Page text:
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Hospitalists and heart failure outcomes

November 2013

Published in the November 2013 issue of Today’s Hospitalist

Hospitalists and HF outcomes

ONE OF THE LARGEST STUDIES to date to look at hospitalist care of heart failure patients suggests that these patients may benefit the most when jointly managed by both hospitalists and cardiologists.

The research, published in the October issue of JACC: Heart Failure, looked at 2005-08 data for more than 31,500 hospitalized Medicare patients with heart failure in more than 160 hospitals. Researchers also calculated the percentage of patients in each hospital who were attended by hospitalists.

The authors found that hospitalists didn’t deliver lower readmission rates and that every 10% increase in a hospital’s use of hospitalists was associated with a slight increase in mortality rates. But the study also found that greater use of cardiologists in hospitals didn’t improve heart failure mortality or readmission rates either.

However, hospitals that made greater use of both hospitalists and cardiologists had better adherence to heart failure-related performance measures, “suggesting a possible synergy,” the authors wrote, that might support the use of comanagement models.

Mismatch between VTE rates and hospital quality

DO HIGHER VTE RATES indicate poorer hospital quality? The answer is “no,” according to a study published in the Oct. 9 issue of the Journal of the American Medical Association.

Researchers analyzed 2010 data for nearly 1 million surgical discharges and data from the Hospital Compare database. They found that hospitals with higher VTE rates also had higher rates of VTE prophylaxis and VTE imaging, with VTE rates jumping significantly as hospitals’ rate of VTE imaging increased.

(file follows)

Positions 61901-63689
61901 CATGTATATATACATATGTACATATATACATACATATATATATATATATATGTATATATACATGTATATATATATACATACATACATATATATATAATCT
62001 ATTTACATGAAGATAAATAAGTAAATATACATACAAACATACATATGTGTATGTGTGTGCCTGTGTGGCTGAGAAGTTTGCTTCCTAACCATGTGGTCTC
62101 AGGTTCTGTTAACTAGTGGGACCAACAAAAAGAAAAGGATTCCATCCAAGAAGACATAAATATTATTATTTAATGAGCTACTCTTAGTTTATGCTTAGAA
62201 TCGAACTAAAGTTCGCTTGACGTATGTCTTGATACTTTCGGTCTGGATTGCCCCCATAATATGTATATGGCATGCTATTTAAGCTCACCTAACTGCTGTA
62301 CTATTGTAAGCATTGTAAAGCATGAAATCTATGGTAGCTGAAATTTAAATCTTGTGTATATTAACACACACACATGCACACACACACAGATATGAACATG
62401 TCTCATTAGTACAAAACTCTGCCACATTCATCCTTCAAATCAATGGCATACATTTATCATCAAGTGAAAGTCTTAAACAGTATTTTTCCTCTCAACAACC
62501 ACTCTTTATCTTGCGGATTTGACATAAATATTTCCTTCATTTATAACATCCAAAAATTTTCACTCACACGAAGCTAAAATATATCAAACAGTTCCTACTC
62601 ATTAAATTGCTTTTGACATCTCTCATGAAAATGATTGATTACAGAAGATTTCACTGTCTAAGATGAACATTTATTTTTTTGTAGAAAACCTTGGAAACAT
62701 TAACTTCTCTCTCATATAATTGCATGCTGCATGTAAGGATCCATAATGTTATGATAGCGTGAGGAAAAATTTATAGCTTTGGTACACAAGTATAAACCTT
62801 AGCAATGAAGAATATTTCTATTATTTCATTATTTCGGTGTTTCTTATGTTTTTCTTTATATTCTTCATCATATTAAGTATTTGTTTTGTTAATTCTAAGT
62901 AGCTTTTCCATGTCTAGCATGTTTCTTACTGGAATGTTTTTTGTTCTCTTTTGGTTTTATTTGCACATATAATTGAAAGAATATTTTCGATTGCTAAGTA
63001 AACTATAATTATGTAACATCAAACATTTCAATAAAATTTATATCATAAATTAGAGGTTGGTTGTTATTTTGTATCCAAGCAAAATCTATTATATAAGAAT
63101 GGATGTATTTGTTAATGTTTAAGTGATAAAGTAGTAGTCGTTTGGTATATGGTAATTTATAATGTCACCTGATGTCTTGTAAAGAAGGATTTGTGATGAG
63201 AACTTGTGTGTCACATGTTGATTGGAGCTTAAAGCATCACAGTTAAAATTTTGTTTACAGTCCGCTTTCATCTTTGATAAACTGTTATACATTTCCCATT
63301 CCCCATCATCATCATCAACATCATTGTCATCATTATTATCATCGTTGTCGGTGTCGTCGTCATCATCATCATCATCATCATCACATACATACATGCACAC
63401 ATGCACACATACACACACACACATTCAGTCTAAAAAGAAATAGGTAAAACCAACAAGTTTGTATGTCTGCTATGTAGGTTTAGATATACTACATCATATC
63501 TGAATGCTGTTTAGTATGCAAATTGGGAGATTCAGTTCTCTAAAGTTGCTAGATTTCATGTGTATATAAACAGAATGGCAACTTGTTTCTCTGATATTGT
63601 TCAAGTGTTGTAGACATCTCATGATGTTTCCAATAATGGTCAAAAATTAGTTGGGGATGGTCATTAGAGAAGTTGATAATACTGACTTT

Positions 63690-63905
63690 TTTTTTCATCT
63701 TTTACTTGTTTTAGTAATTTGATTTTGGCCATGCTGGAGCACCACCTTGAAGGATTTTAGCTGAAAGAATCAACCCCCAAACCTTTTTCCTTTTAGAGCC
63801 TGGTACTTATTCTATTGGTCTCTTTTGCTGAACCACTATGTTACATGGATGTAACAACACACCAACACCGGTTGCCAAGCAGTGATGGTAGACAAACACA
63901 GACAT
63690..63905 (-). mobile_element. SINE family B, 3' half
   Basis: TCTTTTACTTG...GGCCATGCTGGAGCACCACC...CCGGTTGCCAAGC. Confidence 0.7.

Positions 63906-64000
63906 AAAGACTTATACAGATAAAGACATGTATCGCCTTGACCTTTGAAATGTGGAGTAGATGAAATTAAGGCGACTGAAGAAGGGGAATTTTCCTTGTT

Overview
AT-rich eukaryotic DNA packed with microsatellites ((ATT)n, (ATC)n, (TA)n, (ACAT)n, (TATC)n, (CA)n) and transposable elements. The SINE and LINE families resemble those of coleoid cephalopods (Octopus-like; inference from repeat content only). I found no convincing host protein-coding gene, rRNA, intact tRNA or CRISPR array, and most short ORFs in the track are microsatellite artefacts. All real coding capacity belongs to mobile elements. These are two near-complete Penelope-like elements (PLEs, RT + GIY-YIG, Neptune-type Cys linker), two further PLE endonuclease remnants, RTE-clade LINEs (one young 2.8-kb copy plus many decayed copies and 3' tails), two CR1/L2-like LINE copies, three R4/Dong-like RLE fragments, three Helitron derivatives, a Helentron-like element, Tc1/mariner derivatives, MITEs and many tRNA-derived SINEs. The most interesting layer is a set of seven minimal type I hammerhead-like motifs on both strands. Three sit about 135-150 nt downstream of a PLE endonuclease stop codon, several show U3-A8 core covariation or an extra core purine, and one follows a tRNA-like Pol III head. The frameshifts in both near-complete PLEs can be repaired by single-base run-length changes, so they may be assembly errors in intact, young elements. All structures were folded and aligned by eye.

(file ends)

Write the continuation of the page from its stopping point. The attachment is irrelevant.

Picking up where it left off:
The results suggested that higher event rates indicate more vigilance on the part of hospitals to diagnose VTE. Authors noted that “measuring VTE rates may be flawed because of surveillance bias.”

Researchers pointed out that the results call into question the use of VTE outcomes as a quality measure that affects payments based on hospital performance. Using such a flawed measure, they wrote, penalizes those hospitals that more rigorously screen for VTE.

AMA discharges and possible interventions

A RETROSPECTIVE REVIEW OF PATIENTS leaving one academic center against medical advice (AMA) over the course of two years finds that while documentation of an impending AMA was present in 75% of those cases, only a minority of records included documented interventions such as discharge medications prescribed or follow-up plans.

The study, which was published online in September in the Journal of Hospital Medicine, found that documenting an impending AMA discharge increased the number of prescriptions that doctors wrote and the number of follow-up plans documented. Among patients for whom an impending AMA discharge was documented, 30.4% were prescribed medications vs. only 6.8% for patients whose imminent AMA was not noted in their chart.

The researchers also found that doctors documented patients’ mental status and health literacy only 25% of the time. While the study did not find an association between documented interventions and lower rates of readmissions or return ED visits, the authors wrote that the effectiveness of such interventions “may still warrant future prospective study.”

One in seven surgery patients bounces back

WHILE THE READMISSION RATE among surgery patients lags behind that of medical patients, a new analysis of Medicare data found that 13% of patients discharged after a surgical procedure will be readmitted within 30 days.

The authors came up with composite readmission rates for hospitals performing at least one of six major surgeries. While the median surgical readmission rate across all hospitals was 13%, the authors found lower readmission rates among hospitals with higher surgical volumes (12.8% for hospitals in the highest volume quartile vs. 16.5% for those in the lowest) and among those with the lowest surgical mortality rates (13.3% vs. 14.2%). The study was published in the Sept. 19 issue of the New England Journal of Medicine.

The study did not find any association between readmission rates and hospital performance on publicly reported surgical process measures. While many medical patients may be readmitted because of a lack of access to primary care or poor social support, the authors noted that readmissions for surgical patients are due more often to post-surgical complications.